Case Study: To Give a Shot or Not
Samantha and Dave are expecting their first child. They are excited for the baby to arrive, but they are nervous as well. Will the baby be healthy? Will they be good parents? In addition to these big concerns, it seems like there are a million decisions to be made. Will Samantha breastfeed or will they use formula? Will they buy a crib or let the baby sleep in their bed?
Samantha goes online to try to find some answers. She finds a website from an author who writes books on parenting. On this site, she reads an article that argues that children should not be given many of the standard childhood vaccines, including the measles, mumps, and rubella (MMR) vaccine.
The article claims that the MMR vaccine has been proven to cause autism and gives examples of three children who came down with autism-like symptoms shortly after their first MMR vaccination at one year of age. The author believes that the recent increase in the incidence of children diagnosed with autism spectrum disorders is due to the fact that the number of vaccinations given in childhood has increased.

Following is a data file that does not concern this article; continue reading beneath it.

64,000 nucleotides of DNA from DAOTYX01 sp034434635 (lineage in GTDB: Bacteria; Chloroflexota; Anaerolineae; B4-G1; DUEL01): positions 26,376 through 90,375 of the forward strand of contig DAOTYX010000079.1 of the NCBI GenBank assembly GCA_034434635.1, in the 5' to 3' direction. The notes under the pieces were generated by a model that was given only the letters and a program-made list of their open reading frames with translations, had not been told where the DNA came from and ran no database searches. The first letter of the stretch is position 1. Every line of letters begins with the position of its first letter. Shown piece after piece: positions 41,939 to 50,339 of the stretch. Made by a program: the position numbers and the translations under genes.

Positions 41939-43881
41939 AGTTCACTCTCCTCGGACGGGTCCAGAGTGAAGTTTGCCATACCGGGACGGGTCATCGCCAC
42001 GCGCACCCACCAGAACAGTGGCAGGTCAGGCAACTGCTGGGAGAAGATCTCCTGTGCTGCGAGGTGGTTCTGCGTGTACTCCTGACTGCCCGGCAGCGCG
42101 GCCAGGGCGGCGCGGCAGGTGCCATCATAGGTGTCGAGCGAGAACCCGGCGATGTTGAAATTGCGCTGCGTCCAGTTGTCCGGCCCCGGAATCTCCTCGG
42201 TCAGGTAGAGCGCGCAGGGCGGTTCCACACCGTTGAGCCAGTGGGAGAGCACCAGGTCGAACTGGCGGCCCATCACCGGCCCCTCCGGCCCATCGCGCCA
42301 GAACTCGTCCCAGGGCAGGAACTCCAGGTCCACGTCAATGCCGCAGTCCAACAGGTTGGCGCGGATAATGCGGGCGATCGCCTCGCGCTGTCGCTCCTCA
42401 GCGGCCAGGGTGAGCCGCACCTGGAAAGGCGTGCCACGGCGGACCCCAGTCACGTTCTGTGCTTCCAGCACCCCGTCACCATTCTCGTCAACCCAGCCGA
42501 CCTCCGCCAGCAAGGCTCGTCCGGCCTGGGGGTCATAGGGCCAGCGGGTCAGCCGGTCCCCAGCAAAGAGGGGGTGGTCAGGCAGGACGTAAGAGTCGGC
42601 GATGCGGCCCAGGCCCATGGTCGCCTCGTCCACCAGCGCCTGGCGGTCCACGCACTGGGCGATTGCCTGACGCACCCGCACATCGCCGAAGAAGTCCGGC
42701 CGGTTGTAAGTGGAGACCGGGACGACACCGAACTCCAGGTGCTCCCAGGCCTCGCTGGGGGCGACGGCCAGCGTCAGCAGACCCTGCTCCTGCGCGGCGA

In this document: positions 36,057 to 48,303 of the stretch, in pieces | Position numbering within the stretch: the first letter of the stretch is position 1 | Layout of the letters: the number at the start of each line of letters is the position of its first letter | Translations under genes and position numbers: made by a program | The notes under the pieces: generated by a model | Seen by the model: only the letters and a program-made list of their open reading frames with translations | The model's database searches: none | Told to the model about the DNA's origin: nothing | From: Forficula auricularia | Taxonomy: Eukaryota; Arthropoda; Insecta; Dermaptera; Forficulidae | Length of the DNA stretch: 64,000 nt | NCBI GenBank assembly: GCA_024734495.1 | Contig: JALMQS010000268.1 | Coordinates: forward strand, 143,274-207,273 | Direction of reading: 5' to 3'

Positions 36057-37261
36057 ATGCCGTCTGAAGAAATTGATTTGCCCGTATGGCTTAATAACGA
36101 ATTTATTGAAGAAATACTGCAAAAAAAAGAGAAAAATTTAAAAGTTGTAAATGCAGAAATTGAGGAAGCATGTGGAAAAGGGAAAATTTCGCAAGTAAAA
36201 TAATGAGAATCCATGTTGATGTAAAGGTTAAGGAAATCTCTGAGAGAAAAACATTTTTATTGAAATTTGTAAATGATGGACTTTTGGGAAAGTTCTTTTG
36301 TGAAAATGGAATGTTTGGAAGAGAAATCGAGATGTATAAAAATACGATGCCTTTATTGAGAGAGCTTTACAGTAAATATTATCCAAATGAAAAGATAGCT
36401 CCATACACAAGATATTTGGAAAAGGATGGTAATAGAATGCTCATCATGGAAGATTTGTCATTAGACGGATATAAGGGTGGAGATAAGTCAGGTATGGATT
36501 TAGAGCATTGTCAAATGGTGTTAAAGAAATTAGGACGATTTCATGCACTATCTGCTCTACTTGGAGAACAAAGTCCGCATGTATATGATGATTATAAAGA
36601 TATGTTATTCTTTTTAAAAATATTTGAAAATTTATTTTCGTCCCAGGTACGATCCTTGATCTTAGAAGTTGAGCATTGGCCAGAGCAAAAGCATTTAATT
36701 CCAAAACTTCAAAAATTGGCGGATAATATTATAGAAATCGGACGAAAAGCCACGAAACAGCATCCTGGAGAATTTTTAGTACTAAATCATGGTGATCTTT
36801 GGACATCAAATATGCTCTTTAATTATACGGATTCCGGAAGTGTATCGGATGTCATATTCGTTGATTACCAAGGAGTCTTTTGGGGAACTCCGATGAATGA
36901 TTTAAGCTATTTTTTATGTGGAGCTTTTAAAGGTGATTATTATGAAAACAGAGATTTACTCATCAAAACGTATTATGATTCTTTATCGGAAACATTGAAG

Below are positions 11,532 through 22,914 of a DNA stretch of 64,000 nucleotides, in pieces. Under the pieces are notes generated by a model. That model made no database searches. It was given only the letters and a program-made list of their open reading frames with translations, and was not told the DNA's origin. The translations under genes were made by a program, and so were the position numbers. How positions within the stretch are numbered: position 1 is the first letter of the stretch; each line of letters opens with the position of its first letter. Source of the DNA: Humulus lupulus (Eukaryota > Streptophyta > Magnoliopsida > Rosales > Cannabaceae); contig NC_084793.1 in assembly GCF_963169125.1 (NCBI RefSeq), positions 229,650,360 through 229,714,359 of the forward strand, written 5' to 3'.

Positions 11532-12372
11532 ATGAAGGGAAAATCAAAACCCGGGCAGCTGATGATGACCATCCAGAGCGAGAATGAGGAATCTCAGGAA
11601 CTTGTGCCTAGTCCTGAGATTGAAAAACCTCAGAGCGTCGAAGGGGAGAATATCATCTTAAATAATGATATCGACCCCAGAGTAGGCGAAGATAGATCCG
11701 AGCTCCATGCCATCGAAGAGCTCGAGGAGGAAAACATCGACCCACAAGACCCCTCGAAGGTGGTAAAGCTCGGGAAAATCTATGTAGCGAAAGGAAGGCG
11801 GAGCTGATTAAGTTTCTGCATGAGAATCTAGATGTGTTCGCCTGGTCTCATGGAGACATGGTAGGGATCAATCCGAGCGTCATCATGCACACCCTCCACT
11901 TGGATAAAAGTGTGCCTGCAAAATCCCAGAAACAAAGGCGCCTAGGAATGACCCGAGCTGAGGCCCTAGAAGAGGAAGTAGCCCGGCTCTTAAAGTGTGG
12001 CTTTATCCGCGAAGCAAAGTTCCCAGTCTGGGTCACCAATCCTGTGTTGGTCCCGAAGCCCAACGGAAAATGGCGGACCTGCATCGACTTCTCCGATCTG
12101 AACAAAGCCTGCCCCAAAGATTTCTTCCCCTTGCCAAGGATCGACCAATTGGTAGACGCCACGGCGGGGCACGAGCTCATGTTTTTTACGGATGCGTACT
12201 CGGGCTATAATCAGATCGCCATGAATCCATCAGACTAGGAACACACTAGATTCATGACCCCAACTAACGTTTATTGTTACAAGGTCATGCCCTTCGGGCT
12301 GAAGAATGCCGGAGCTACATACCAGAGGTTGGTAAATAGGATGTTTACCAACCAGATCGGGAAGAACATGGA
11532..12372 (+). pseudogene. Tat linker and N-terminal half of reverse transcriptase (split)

Samantha is concerned. She does not want to create lifelong challenges for her child. Besides, aren’t diseases like measles, mumps, and rubella basically eradicated by now? Why should she risk the health of her baby by injecting him with vaccines for diseases that are a thing of the past?
Once baby James is born, Samantha brings him to the pediatrician’s office. Dr. Rodriguez says James needs some shots. Samantha is reluctant and shares what she has read online. Dr. Rodriguez assures Samantha that the study that originally claimed a link between the MMR vaccine and autism has been found to be fraudulent and that vaccines have repeatedly been demonstrated to be safe and effective in peer-reviewed studies.
Although Samantha trusts her doctor, she is not fully convinced. What about the increase in the number of children with autism and the cases where symptoms of autism appeared after MMR vaccination? Samantha has a tough decision to make, but a better understanding of science can help her. In this chapter, you will learn about what science is (and what it is not), how it works, and how it relates to human health.
As you read this chapter, think about the following questions:
- What do you think about the quality of Samantha’s online source of information about vaccines compared to Dr. Rodriguez’s sources?
- Do you think the arguments presented here that claim that the MMR vaccine causes autism are scientifically valid? Could there be alternative explanations for the observations?
- Why do you think diseases like measles, polio, and mumps are rare these days and why are we still vaccinating for these diseases?